Category Archives: writing tricks

Organize your thoughts

So, every writer has their strengths, and every writer has their weaknesses.  As it happens, I know that one of my big weaknesses is that I’m not a very visual person.  I don’t really think of my characters in terms of their appearance, and I don’t really think of places in terms of their layout, or where they are in relation to one another.  Most of the time, it really isn’t that big of a problem.  I don’t usually have a reason to tell the reader how long it takes to get from point a to point b, or describe a particular birthmark, or anything like that.  But every once in a while I find myself tripping over myself.  Especially when I’m working on a series.

For example, for effect I might have my main character looking up at one person, in one scene, and looking down at another, half a book later.  If I do that, it’s going to make it hard to explain how the person he looks up at and the person he looks down at are standing nose to nose glaring into each other’s eyes a book or two later.  But that is something I am completely likely to do simply because my writing is largely about emotional effect and I don’t often think about the physical limitations.

That’s one of the reasons I’ve spent the last few years training myself to keep a cheat sheet for my characters.  I usually group them together with the people to whom they’re most closely associated, then I write a brief physical description, focusing on two or three features, and make a note of anything important about them.

Usually that’s enough.  I have to admit, I would like to have photographs instead.  I know that some writers will ‘cast’ their book as though it was a movie, putting actors into specific rolls so they have somebody to visualize when they’re writing.  Honestly, given the kind of stuff I write about, I think I’d do better to use mug shots for my characters. Especially since you can see, right on the photograph, how tall they are.  Who knows, maybe I’ll start doing that.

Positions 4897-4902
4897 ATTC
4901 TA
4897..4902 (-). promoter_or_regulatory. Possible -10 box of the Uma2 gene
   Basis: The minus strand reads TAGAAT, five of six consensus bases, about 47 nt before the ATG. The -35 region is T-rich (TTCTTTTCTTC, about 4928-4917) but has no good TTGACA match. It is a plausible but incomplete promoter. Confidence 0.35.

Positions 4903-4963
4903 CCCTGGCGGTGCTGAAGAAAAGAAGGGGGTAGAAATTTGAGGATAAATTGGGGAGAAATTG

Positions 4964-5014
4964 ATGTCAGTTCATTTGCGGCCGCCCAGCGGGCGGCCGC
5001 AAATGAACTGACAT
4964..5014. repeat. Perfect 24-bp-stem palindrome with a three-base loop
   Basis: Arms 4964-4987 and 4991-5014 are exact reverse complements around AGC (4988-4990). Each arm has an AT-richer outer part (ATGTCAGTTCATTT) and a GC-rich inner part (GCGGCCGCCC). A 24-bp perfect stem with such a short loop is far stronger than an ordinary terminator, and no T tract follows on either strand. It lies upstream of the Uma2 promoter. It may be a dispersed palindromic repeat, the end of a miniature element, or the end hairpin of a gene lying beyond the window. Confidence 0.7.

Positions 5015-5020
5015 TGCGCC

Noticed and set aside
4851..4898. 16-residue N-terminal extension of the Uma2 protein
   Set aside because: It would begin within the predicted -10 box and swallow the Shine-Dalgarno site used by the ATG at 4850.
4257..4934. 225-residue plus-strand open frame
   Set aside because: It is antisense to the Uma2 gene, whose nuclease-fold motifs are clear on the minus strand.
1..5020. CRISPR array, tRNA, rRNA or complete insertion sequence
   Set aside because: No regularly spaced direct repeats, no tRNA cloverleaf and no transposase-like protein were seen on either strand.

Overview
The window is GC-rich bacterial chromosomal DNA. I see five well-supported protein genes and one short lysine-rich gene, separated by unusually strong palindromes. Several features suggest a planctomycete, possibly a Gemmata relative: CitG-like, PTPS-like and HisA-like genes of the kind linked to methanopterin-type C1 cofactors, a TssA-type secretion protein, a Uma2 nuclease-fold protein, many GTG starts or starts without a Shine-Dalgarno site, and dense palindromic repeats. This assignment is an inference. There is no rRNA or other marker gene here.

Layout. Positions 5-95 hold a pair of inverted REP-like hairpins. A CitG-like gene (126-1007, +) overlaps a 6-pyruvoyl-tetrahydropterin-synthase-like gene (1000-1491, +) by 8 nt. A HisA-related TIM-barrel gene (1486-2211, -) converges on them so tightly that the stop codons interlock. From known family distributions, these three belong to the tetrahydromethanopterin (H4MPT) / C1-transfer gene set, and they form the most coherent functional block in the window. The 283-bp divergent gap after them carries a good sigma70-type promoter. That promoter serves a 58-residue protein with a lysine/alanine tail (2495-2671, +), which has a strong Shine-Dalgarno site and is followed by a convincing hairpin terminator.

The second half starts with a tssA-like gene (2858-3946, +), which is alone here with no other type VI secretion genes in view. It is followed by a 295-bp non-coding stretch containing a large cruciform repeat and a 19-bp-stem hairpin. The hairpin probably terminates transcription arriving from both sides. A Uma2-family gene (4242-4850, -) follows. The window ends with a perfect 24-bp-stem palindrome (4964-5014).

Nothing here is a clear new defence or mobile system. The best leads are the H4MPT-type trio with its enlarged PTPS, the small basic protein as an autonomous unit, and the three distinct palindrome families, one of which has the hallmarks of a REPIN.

The thing is, that’s great for people, but it’s harder for locations.  Sometimes I use places that I’m familiar with.  For example, the protagonist of my current series lives in a trailer rather like the one I lived in for a year.  He decorates his differently, of course, but when I’ve got an action sequence in the works, it’s helpful to imagine it happening in a place I’m intimately familiar with.  But that doesn’t always work, Mostly because I’ve only lived in a few places.  And the layouts of my homes don’t help when I’m trying to create a working business.

Not to mention, my stories take place in cities and while I don’t feel the need to draw out actual maps for my readers to reference, it’s not a bad idea to have something that I can reference so I’m consistent when dealing with drive times or remembering which place is nearest to which other place.

For that, I’ve found something fantastic!

Did you know that the people who make newspapers use giant rolls of paper?  And when those rolls of paper get too small to be used in making more newspapers, they sell the rolls?  At pretty decent prices, I might add?  Right now I’ve got two rolls of unused paper, which is more than enough to completely cover the walls in my bedroom, living room, and kitchen, and I spent less than fifteen dollars on them!

These things are fantastic!  I’ve got a map of my fake town, a giant timeline with a rough sketch of everything that’s going to happen in this series, blueprints for where my protagonist lives and works, and more blank paper still available than I’m likely to use in the next five years!

I’m considering taking my cheat sheet of characters and making character clouds on one of these suckers.  It might help me as I try to keep track of who is connected to whom.

Well, that’s my helpful tidbit for today.  Spend a few bucks on big paper and cover your walls with your ideas.